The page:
September 17, 2014

It’s vital that we don’t cut corners when it comes to ethics

– By Eamonn Moore.

There’s a great history of public figures being caught making unguarded comments by the press and media, but such cases appear to be rife this spring/summer.

First there was Bigotgate. Then there was Snookergate. Then Lord Triesman was shown the red card after apparently making some unguarded comments about Spain and Russia bribing officials at this summer’s World Cup. And now Sarah Ferguson has been caught allegedly offering to sell access to her ex husband Prince Andrew. What’s next?

In my previous blog post, I looked at how Gordon Brown’s PR should be handled post-Bigotgate, but did not tackle the ethics of the situation – something that I now feel I should address, especially after the thought provoking discussion on ethics in this week’s #CommsChat.

The whole issue of ethics and the media has always been and will always be a hot potato. Do we have a right to know everything that public figures say (even if it’s said ‘behind closed doors’) or is everyone entitled to their privacy? Should we perhaps only be alerted to conversations that are of genuine national interest, and if so, what constitutes ‘national interest’?

Personally, I feel that there are circumstances when it is genuinely important that the contents of a private conversation are aired – Watergate perhaps being the best example of this. However, in cases such as the one involving Lord Triesman, the desire to have a sensationalist headline (and increased sales) seem to have been received by some as a neglect of ethical standards by the newspaper in question. Whether his allegations are correct or not, you could argue that Lord Triesman has a strong case to say that he has been the victim of entrapment. Furthermore, surely potentially irreversibly damaging England’s 2018 World Cup bid is not in the ‘national interest’? Gary Lineker certainly didn’t think it was.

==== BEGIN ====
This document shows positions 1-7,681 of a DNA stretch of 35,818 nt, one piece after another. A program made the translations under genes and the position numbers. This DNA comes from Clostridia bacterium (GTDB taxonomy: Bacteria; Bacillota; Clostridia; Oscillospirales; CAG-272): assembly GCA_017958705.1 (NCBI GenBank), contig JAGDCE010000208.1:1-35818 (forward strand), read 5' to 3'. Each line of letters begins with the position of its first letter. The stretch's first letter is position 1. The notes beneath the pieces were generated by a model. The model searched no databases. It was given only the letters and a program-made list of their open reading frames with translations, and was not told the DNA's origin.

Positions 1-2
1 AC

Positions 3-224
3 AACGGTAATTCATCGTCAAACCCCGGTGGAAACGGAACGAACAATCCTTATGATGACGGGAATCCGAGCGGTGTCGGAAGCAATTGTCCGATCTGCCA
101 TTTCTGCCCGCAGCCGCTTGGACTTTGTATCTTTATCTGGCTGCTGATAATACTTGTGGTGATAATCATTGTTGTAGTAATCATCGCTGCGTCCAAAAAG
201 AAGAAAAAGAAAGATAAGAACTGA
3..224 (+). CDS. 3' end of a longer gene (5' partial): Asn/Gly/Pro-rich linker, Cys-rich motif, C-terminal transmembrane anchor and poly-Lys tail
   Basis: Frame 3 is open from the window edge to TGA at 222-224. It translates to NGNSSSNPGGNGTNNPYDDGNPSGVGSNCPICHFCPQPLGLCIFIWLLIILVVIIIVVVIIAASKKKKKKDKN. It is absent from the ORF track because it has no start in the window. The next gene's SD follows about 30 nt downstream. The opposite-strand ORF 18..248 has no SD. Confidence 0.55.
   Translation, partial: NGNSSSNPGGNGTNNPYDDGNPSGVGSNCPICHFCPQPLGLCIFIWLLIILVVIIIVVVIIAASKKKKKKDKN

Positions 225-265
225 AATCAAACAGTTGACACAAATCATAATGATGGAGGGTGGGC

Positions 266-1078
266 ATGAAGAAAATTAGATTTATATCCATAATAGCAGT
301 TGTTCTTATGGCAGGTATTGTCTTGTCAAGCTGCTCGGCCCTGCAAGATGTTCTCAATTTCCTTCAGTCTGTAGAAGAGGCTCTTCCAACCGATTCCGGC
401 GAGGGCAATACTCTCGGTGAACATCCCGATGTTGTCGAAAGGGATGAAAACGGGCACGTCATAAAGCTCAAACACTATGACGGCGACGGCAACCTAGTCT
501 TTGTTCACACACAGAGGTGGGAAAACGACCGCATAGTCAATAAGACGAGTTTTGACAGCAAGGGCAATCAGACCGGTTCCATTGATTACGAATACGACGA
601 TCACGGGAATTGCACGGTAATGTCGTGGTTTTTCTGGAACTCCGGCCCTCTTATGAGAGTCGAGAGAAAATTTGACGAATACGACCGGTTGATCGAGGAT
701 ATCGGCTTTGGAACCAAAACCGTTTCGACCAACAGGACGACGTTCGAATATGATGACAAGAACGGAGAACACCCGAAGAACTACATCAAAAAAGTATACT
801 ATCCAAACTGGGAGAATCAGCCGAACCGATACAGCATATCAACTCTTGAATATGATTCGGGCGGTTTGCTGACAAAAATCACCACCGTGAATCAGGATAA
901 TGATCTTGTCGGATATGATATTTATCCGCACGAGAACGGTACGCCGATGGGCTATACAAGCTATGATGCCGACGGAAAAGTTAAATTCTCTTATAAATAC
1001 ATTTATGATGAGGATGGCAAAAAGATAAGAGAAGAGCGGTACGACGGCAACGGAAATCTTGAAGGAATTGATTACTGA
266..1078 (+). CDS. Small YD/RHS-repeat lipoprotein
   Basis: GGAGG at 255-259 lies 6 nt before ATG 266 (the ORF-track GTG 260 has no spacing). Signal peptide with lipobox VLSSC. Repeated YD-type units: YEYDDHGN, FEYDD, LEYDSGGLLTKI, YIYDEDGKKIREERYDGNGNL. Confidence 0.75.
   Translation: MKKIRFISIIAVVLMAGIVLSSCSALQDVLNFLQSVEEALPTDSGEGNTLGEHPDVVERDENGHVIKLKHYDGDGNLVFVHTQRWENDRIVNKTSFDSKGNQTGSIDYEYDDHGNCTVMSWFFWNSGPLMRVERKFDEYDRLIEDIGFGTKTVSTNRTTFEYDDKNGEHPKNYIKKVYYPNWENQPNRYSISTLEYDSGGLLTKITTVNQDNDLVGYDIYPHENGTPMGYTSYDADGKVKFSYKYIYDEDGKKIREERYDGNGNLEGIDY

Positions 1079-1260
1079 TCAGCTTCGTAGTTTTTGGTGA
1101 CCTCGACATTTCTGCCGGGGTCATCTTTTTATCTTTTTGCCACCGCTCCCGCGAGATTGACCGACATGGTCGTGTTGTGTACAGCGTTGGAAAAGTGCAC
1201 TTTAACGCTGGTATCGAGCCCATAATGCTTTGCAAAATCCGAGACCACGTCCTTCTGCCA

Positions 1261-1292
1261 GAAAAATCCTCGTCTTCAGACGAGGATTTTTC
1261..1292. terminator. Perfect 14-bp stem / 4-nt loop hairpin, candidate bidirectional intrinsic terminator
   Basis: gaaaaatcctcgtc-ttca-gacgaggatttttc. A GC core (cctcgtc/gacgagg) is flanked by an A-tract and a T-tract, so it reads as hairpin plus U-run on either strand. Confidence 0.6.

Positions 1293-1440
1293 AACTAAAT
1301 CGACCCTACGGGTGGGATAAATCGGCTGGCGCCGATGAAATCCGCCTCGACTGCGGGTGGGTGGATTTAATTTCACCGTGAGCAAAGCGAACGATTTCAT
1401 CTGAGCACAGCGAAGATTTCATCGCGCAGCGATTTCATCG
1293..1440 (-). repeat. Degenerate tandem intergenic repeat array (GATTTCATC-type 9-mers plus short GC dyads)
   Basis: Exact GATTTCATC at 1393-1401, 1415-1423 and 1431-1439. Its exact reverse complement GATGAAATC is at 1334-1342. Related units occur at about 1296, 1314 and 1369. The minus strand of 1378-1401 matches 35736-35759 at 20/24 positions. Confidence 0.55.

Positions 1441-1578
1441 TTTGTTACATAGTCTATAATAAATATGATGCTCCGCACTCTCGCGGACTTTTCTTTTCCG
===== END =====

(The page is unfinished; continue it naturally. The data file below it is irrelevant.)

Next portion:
Working in public relations, I am acutely aware of the importance of ethical and responsible media reporting. We rely on the media to do our jobs, and they rely on us, so I see it as our duty to help uphold, support and encourage the highest ethical standards. Indeed, if the media fall short of such standards, it often impacts on the world of public relations (and vice versa).

Various recent public mudslinging matches between PRs & PRs, and PRs & the media have shown us that it cuts both ways. Of course, there is absolutely nothing wrong with being critical of something (or someone), provided that you go about it in a considered manner, choosing to value ethics over link-bait opportunities, and always aiming to offer constructive criticism by suggesting possible areas of improvement, rather than just celebrating perceived misfortune. It seems to me that events of late have left the PR world feeling somewhat tarnished.

The world of communication is developing apace along with technology, but if we’re not careful, we risk losing sight of the basics, especially when it comes to ethics. As PRs, it is our duty to both protect and enhance our industry’s reputation from within by being positively and proactively ethical at all times (even when we’re being critical of something). If we don’t fulfil this duty, the whole industry’s reputation could well be left in tatters, and none of us want that, do we?